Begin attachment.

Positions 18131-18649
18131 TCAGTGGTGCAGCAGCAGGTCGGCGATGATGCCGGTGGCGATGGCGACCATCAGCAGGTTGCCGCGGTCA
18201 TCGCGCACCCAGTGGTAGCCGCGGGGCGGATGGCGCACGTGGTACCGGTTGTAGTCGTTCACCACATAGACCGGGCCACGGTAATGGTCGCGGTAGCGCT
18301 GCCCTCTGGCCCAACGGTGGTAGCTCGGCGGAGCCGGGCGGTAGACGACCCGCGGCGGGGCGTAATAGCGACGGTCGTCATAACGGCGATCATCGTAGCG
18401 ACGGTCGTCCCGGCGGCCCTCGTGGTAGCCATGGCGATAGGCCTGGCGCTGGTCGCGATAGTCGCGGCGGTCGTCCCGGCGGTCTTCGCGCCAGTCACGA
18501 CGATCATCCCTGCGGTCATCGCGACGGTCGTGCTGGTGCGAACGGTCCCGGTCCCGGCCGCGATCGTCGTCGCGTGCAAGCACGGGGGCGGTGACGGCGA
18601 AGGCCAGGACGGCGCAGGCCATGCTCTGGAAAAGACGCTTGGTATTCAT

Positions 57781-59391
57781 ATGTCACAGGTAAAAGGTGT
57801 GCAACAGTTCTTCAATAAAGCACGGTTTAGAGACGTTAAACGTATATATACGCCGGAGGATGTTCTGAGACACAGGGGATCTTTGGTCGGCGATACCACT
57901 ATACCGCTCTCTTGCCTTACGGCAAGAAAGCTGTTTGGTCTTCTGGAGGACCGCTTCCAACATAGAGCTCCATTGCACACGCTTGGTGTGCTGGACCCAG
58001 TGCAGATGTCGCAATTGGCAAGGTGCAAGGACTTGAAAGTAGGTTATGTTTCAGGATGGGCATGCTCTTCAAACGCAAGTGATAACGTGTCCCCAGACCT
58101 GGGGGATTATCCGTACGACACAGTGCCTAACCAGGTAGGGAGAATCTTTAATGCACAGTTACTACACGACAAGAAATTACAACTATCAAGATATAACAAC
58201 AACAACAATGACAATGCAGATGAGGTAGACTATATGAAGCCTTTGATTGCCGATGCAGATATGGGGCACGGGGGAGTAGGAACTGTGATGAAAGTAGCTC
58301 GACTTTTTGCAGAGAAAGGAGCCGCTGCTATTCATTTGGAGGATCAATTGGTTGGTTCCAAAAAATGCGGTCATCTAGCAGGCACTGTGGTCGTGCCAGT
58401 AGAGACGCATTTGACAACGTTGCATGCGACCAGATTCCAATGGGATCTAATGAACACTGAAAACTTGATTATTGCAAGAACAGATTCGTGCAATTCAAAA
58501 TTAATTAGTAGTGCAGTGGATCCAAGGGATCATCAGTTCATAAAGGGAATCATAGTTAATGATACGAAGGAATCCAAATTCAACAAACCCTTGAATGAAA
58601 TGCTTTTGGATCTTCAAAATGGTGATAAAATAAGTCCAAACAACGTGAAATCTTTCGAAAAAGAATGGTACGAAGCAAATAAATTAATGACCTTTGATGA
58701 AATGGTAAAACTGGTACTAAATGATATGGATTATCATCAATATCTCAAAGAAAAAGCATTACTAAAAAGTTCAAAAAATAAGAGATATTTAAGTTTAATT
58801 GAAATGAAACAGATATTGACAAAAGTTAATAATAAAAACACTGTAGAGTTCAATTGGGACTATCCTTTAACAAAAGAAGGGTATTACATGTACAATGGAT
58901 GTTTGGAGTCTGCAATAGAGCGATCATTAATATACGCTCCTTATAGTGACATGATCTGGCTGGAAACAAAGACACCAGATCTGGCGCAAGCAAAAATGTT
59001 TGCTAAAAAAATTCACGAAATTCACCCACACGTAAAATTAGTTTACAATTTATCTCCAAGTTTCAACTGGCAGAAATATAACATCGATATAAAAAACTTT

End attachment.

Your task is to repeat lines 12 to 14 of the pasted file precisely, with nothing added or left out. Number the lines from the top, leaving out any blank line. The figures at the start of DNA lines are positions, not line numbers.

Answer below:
58001 TGCAGATGTCGCAATTGGCAAGGTGCAAGGACTTGAAAGTAGGTTATGTTTCAGGATGGGCATGCTCTTCAAACGCAAGTGATAACGTGTCCCCAGACCT
58101 GGGGGATTATCCGTACGACACAGTGCCTAACCAGGTAGGGAGAATCTTTAATGCACAGTTACTACACGACAAGAAATTACAACTATCAAGATATAACAAC
58201 AACAACAATGACAATGCAGATGAGGTAGACTATATGAAGCCTTTGATTGCCGATGCAGATATGGGGCACGGGGGAGTAGGAACTGTGATGAAAGTAGCTC